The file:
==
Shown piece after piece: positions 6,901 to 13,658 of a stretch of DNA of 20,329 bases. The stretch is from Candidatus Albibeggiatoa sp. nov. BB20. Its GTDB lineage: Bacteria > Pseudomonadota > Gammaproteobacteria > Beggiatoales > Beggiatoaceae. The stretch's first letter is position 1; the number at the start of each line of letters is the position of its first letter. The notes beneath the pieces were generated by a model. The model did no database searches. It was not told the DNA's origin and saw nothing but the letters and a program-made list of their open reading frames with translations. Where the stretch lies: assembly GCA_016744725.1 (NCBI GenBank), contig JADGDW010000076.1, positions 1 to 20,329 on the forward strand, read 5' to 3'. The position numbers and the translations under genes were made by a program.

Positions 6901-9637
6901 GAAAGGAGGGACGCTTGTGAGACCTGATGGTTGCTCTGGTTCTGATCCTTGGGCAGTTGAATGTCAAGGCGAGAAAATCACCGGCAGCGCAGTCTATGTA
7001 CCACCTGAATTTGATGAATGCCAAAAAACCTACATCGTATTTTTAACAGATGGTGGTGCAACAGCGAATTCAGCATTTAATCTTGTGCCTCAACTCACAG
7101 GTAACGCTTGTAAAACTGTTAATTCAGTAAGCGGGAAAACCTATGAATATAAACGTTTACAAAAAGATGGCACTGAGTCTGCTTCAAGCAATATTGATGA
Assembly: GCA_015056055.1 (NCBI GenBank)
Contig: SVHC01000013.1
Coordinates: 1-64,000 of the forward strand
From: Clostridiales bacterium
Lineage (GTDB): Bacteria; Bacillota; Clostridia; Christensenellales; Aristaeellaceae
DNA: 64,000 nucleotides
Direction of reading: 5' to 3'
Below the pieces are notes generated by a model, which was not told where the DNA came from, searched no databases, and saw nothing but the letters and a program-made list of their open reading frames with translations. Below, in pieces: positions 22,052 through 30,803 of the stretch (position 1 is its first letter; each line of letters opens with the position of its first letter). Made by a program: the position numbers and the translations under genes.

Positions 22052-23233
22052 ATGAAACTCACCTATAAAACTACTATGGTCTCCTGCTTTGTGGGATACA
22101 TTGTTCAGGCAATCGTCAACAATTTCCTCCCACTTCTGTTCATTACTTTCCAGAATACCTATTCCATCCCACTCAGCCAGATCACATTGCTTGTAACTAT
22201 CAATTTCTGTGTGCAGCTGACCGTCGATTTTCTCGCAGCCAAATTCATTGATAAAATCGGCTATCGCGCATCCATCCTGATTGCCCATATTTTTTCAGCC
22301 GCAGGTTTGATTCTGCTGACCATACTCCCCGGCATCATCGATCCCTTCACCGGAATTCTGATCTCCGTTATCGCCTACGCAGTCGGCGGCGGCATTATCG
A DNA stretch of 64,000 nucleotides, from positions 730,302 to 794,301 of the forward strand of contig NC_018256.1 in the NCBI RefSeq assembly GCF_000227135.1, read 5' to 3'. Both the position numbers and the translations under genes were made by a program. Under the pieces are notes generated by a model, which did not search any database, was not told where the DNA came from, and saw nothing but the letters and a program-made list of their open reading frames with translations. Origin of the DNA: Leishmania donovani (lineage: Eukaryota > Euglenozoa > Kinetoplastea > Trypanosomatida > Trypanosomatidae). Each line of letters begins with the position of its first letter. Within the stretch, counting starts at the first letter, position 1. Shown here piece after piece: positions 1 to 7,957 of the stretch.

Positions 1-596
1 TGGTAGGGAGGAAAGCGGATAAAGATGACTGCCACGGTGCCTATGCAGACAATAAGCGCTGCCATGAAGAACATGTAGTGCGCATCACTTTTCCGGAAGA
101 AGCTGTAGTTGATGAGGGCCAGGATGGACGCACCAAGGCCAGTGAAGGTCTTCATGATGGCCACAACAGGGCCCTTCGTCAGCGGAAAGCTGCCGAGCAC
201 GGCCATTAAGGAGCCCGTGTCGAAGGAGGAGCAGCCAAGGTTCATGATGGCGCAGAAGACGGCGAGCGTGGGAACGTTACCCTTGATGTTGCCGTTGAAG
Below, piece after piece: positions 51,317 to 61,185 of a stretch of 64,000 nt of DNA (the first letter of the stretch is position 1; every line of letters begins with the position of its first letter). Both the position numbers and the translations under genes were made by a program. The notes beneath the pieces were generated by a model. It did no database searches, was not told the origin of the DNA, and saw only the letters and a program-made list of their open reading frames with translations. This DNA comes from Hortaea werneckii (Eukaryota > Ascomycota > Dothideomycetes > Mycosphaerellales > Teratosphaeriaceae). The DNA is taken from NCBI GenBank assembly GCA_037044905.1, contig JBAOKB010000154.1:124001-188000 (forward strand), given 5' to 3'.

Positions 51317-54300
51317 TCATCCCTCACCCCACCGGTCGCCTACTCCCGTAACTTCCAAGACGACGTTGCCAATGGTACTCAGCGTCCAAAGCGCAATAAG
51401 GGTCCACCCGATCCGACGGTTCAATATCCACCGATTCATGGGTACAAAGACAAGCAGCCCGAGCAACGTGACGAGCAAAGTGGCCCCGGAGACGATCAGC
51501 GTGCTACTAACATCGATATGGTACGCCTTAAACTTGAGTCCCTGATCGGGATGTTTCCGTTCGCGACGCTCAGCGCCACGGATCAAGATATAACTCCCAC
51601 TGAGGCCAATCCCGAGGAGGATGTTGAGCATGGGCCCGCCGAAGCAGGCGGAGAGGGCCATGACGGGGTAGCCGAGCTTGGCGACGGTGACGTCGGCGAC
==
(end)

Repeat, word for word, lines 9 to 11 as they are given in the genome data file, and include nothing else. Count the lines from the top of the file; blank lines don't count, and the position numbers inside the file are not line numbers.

From: Clostridiales bacterium
Lineage (GTDB): Bacteria; Bacillota; Clostridia; Christensenellales; Aristaeellaceae
DNA: 64,000 nucleotides